Fran Blanche’s workshop is more than a place to unwind. It’s home. “I put a bed in my office,” she says. Her fashion business is downstairs; upstairs is a music studio and a laboratory with 30 years’ worth of tools. A private collector recently asked Blanche to study part of his Apollo-era Launch Vehicle Digital Computer (LVDC), which NASA designed to fly a Saturn V rocket. “All modern boards would come to emulate it,” Blanche says. “Trouble is, there’s no information about how it was constructed.”
1) Tektronix 564B oscilloscope. Blanche owns two, and they help her examine DC- and audio-frequency signals.
**2) Articulated dental-exam lamp. **Designed in the 1940s, the lamp has a tightly focused beam that gives Blanche a clear view of a project from any angle.
3) Homemade adjustable DC-power supply. Whatever current and voltage a project requires, Blanche’s custom-built device can usually provide it.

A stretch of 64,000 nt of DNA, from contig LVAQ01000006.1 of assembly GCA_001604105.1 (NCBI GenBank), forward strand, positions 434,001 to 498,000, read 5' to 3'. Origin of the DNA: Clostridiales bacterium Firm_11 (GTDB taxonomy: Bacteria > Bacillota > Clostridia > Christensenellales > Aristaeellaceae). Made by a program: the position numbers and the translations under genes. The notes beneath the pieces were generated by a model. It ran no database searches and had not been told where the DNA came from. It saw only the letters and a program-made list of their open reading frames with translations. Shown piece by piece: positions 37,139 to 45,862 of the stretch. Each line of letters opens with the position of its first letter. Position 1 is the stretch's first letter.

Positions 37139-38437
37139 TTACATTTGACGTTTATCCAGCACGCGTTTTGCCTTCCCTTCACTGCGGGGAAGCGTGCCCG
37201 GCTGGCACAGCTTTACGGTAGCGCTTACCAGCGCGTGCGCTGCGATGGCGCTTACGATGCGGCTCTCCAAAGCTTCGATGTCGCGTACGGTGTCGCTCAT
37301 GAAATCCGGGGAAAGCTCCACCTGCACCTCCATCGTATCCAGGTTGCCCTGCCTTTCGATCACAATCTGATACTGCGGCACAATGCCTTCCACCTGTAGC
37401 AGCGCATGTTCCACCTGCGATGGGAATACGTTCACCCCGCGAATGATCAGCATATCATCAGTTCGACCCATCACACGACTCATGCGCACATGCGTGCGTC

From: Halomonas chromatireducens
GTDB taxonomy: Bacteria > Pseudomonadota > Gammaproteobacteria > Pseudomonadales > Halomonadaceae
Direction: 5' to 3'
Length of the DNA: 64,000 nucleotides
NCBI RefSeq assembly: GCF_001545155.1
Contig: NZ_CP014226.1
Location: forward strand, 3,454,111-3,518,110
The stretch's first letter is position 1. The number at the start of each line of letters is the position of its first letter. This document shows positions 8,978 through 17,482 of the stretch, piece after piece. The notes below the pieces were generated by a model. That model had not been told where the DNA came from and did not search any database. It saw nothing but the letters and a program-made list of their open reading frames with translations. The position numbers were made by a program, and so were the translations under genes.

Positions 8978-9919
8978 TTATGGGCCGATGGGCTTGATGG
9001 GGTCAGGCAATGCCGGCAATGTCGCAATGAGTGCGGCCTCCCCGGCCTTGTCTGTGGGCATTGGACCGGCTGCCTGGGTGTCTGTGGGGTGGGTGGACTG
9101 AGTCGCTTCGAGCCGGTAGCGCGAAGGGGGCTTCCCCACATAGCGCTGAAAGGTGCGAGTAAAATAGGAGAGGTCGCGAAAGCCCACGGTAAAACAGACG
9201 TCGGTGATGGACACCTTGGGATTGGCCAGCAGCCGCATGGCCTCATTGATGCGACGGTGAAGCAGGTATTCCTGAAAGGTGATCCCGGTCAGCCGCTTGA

4) Heathkit 5-watt resistor substitution box. No schematic is perfect. This device helps test various resistances in a circuit before installing the real deal.
5) 25-watt Weller soldering iron. “I have used this iron since 1978, and it has never failed,” says Blanche.
**Saturn vs. LVDC: **The launch-computer assembly could autopilot Apollo’s 363-foot-tall, 6.2-million-pound Saturn V rockets. Dozens of page-assembly boards like this one comprised each of the LVDC’s three computers. By carefully dissecting a board, Blanche uncovers its components and construction methods.
_This article originally appeared in the August 2014 issue of _Popular Science.